Here’s a great example of not just a purchased box, which you can find at numerous websites, like Mail Boxes and Stuff or The Mailbox Ranch, but a theme carried out through the use of a piling for the supporting structure, rope carefully wrapped around the piling, and a couple handsful of water-eroded stones.

This one clearly took some thought and careful gathering of the right materials to carry out the theme.

 
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Posted by on May 21, 2011 in Mailbox Photos, Whimsical

 

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Could This One Be Nutritious?

Sliced Ham

Fascinating Stonework

This mailbox fascinated me when I got back from taking some pictures and had time to actually look closely at it. I could not, for the life of me, figure out what it was that caught my eye. I wasn’t until I had walked away from my pictures and returned a couple days later that it hit me.

This is clearly some kind of stone (I don’t stop and ask people about the construction of their mailboxes; in fact, I worry about people thinking I’m up to no good when I’m shooting photos). It appears as though it’s some kind of flagstone. However, what it resembles most to me is sliced, boiled ham – the kind you buy to put in sandwiches.

It also kind of looks like a Hobbit should be inside. Note the mailbox itself – the metal part used to house the mail itself – has been painted black.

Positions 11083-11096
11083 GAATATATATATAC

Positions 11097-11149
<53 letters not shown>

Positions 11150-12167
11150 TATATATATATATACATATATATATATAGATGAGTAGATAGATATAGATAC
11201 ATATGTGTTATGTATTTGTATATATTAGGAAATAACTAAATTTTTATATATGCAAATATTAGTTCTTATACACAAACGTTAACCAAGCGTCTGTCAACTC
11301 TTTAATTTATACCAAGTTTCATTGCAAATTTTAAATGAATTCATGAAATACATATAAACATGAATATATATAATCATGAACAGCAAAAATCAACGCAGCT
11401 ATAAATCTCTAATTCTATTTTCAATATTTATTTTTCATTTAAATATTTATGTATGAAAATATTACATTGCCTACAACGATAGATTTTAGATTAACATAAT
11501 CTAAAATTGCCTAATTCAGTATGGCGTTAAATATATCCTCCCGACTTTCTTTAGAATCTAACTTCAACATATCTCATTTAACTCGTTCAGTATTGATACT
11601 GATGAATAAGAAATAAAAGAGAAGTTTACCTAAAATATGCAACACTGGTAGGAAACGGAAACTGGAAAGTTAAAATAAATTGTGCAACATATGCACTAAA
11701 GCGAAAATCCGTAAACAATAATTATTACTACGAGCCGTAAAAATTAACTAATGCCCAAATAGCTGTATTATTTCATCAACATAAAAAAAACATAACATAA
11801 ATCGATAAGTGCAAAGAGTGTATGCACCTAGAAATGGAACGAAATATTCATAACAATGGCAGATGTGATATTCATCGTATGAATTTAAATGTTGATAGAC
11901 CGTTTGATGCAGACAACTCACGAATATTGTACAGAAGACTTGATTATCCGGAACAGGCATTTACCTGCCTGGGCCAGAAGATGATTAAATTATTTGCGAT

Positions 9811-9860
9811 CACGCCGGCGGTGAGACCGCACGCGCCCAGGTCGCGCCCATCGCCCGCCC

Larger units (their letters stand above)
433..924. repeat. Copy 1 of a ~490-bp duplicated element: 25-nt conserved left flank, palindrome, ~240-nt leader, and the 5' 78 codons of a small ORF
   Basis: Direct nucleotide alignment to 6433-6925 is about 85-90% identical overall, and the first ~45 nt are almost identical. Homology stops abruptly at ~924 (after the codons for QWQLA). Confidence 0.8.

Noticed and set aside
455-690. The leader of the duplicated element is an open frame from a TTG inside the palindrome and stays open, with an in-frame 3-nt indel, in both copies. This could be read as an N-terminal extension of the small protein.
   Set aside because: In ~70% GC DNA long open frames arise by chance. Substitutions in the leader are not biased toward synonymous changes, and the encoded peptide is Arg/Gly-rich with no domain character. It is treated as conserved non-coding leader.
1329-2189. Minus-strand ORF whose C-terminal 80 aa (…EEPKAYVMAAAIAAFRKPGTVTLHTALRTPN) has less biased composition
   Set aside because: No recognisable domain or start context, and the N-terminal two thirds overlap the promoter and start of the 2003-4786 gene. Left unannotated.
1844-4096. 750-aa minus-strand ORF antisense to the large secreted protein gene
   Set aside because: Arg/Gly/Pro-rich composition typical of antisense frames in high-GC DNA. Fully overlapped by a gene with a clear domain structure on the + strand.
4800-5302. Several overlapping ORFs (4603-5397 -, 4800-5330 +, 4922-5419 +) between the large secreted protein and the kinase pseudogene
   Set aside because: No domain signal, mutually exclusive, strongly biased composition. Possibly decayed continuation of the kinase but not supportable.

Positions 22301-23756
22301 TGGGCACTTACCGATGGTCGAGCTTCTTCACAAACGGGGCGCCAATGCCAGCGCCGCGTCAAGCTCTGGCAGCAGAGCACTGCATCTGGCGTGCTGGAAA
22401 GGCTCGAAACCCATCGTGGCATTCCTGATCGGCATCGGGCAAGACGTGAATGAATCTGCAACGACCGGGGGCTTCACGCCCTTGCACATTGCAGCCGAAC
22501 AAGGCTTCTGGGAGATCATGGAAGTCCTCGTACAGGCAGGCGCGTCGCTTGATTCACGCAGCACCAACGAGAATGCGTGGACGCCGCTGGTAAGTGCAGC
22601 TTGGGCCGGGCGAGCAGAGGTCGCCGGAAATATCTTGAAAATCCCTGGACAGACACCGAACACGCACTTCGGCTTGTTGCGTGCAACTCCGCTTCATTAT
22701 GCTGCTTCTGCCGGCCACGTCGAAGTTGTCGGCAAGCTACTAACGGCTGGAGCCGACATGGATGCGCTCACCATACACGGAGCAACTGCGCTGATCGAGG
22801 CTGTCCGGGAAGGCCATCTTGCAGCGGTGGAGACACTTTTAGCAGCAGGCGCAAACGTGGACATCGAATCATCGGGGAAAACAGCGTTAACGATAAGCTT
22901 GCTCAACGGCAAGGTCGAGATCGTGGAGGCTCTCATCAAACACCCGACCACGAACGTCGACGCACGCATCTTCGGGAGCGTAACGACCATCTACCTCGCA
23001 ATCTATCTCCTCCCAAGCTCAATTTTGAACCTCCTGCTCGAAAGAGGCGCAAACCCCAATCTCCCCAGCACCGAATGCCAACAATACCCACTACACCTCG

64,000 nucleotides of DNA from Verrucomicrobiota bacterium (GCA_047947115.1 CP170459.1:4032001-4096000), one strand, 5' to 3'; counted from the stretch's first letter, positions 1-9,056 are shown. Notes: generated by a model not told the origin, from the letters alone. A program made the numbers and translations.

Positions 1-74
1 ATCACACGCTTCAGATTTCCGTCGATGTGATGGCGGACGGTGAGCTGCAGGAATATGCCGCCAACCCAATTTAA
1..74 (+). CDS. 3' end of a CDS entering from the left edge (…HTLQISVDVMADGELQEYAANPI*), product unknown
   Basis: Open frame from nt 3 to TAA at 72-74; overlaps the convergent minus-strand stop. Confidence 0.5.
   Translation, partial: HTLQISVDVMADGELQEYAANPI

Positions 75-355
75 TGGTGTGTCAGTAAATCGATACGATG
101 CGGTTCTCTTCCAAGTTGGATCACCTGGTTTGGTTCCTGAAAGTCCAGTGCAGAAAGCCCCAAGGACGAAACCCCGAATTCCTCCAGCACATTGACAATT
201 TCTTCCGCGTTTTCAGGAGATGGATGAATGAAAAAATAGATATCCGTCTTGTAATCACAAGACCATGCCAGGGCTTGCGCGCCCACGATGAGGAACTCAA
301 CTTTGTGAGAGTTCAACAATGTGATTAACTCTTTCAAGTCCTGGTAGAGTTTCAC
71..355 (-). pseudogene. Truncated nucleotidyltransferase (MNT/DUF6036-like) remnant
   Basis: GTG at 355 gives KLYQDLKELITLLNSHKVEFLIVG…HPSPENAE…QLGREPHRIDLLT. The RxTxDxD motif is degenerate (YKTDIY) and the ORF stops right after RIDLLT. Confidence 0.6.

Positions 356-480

Soon I will get into my development of a taxonomy for classifying mailbox construction and, in this case, it involves a lot more than the actual box itself. It will include construction materials and methods, structural peculiarities, paint and artwork, accouterments, and foliage.

 
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Posted by on May 20, 2011 in Mailbox Photos, Stone

 

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Numero Uno. The Mailbox That Changed My World!

My First Mailbox

The one that started it all

This is the mailbox that started this modest journey. I had never paid much attention to mailboxes over my 63 years of living in Southern California. I was marginally aware of different types, but really hadn’t thought much about it.

What will follow here is a series of those mailboxes I’ve found no more than a few miles from my home in Simi Valley, California. I am truly amazed at the variety, the creativity, and the craftsmanship that goes into many of these simple, utilitarian devices.

I am also amused and bewildered by the range of materials and adornment some people give to this repository of connectivity. In some ways, I suppose we can think of these mailboxes as analog transporters. I’m beginning to think they are the way they are because they provide a place where we interface most frequently with the rest of the world.

Note the simple, horizontal or (in the case of the roof) angled placement of the bricks. This is one of the simpler forms of construction to be seen in brick mailboxes though, as will be seen as I add pictures, it is by no means the only method used.

 
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Posted by on May 19, 2011 in Brick, Mailbox Photos